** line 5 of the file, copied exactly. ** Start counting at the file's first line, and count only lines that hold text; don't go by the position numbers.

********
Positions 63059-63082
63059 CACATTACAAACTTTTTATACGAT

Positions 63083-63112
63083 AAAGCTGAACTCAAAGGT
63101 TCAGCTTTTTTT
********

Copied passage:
63101 TCAGCTTTTTTT